Portrait: Enrica Strettoi

Camera: Leica Monochrom
Exposure: 1/500
Aperture: f/1.7
Focal Length: 50mm
ISO: 2,500

This is my friend and colleague, Enrica Strettoi.  Enrica also studies the retina and was one of the very first to show changes in retina that occur after photoreceptors degenerate.  Enrica is one of our competitors in this field I suppose you could say, but the beauty of her work and care with which she carries her science out always impress me and help to move the field forward.  I always look forward to reading publications out of her lab as we are very close in how our laboratories are structured strategically.  Both of us want to understand how the retina is normally constructed and wired, but at least half our efforts are designed to understand how the retina changes in retinal disease like retinitis pigmentosa and age-related macular degeneration.

Our first publications in this area came out in 2003, effectively defining the field of retinal remodeling in disease as a concept, but we could not have understood what we were seeing in retinal remodeling, were it not for Enrica’s work.  Her papers, “Modifications of retinal neurons in a mouse model of retinitis pigmentosa” and “Morphological and functional abnormalities in the inner retina of the rd/rd mouse” were critical in our understanding of the generalizable changes that occur amongst neurons and glia in retinal disease.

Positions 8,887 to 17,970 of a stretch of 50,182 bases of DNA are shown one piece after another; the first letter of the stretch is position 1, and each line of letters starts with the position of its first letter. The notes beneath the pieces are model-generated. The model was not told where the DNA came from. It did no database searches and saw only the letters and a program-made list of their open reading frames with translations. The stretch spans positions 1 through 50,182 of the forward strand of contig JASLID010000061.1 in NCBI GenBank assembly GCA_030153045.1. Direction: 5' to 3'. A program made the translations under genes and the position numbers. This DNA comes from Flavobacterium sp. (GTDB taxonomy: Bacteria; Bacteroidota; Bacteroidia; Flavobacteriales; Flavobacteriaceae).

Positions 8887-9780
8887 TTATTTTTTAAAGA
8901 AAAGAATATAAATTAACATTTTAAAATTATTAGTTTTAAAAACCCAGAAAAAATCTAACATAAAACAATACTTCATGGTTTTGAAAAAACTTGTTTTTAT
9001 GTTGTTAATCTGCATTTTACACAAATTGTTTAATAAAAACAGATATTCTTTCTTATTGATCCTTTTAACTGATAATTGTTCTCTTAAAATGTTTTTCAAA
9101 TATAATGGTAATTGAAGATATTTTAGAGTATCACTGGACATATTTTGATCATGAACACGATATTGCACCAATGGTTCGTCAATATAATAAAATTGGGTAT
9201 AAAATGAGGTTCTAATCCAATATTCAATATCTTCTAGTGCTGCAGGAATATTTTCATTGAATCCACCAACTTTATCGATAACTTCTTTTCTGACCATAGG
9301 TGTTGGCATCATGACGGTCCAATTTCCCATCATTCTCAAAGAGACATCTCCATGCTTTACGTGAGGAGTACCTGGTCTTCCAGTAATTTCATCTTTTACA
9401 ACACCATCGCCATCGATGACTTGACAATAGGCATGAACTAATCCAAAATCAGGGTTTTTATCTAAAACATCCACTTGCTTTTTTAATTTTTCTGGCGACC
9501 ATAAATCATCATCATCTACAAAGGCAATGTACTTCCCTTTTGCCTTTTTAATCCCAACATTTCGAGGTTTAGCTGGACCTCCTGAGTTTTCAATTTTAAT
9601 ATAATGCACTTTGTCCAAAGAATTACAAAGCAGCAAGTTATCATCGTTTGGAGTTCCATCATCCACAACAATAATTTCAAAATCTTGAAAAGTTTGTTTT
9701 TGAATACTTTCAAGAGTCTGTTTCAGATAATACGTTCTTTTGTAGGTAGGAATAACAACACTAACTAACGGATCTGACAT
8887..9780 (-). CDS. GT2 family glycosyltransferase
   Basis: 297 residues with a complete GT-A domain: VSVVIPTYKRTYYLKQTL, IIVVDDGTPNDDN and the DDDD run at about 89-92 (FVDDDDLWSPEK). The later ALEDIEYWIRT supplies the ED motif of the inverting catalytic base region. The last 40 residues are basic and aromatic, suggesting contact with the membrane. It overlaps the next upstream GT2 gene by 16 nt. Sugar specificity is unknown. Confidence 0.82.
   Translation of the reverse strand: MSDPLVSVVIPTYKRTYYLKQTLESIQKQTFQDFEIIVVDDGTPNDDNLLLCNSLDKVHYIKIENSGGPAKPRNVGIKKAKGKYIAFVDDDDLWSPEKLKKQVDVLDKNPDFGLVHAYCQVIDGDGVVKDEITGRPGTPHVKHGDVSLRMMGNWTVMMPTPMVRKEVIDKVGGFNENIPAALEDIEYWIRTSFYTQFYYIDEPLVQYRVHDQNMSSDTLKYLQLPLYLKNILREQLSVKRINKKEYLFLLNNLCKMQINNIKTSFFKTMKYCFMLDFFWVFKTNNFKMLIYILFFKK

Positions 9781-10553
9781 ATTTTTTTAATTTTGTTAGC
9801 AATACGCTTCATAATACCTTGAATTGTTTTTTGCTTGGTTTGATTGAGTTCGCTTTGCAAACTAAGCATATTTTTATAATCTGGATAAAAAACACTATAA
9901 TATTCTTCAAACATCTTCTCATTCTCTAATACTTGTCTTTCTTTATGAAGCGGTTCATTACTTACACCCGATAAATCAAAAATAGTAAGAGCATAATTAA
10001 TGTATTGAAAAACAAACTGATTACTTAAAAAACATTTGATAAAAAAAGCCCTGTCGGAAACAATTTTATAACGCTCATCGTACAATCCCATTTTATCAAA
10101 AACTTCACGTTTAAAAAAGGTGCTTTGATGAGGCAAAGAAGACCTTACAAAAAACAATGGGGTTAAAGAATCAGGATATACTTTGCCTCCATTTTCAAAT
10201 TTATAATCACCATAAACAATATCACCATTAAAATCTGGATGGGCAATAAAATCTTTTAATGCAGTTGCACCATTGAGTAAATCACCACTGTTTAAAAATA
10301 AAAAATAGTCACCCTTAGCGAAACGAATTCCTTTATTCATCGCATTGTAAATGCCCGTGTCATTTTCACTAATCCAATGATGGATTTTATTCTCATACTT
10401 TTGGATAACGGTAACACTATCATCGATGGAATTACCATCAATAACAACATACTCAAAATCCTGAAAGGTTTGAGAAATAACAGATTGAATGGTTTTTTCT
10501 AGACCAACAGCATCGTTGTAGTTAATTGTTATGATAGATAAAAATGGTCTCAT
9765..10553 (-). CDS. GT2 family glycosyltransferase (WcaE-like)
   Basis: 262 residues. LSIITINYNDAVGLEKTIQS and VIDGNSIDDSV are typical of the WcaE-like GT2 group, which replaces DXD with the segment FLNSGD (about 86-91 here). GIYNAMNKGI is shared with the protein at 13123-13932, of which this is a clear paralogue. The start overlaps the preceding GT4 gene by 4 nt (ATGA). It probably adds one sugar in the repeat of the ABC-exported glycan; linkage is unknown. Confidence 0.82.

It is amazing if you think about it, how few people actually work in specific areas of science.  There are currently, probably less than 100 people on the planet that are working in the field that Enrica and I work in, trying to understand how retinal neurons and glia change in disease.  But this seems to be true in almost every field pushing at the ragged edge of understanding which is something to think about when considering science funding.

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